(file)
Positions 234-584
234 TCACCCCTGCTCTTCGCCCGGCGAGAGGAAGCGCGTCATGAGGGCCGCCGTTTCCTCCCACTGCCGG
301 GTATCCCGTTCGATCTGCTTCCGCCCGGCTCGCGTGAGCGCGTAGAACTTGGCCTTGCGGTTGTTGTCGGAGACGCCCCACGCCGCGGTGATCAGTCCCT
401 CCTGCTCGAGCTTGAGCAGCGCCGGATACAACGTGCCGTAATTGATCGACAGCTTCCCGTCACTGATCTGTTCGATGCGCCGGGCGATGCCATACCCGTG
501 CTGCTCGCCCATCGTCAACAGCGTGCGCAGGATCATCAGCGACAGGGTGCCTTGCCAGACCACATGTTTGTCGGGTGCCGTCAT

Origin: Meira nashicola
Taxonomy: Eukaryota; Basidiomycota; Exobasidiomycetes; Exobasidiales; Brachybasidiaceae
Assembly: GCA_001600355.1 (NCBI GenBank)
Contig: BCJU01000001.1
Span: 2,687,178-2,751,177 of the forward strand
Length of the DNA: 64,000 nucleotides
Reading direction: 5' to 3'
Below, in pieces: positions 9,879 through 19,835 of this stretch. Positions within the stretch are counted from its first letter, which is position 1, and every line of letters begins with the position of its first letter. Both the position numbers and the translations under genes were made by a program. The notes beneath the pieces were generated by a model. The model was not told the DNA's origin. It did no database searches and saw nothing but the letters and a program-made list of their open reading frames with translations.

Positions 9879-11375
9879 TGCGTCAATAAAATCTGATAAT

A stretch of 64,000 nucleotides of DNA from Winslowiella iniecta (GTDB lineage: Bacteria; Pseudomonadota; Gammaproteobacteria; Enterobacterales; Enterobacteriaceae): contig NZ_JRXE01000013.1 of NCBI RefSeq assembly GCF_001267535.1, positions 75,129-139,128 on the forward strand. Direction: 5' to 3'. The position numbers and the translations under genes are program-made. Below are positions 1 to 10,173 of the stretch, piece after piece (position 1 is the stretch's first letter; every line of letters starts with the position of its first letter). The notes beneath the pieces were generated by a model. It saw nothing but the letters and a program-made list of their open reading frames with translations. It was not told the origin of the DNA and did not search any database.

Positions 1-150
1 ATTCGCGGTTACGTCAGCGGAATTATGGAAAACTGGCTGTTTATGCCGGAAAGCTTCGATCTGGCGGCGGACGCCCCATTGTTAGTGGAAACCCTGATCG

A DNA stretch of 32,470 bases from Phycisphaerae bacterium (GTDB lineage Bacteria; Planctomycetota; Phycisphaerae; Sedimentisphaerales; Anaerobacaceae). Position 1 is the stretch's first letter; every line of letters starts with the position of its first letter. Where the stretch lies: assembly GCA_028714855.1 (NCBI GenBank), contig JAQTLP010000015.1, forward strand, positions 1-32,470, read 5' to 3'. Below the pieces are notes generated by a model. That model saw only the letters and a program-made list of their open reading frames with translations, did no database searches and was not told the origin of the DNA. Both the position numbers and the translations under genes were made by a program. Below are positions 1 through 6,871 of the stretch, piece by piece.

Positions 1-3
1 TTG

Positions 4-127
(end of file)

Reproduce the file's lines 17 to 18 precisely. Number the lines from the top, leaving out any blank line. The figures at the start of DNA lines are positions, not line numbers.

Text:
Positions 1-150
1 ATTCGCGGTTACGTCAGCGGAATTATGGAAAACTGGCTGTTTATGCCGGAAAGCTTCGATCTGGCGGCGGACGCCCCATTGTTAGTGGAAACCCTGATCG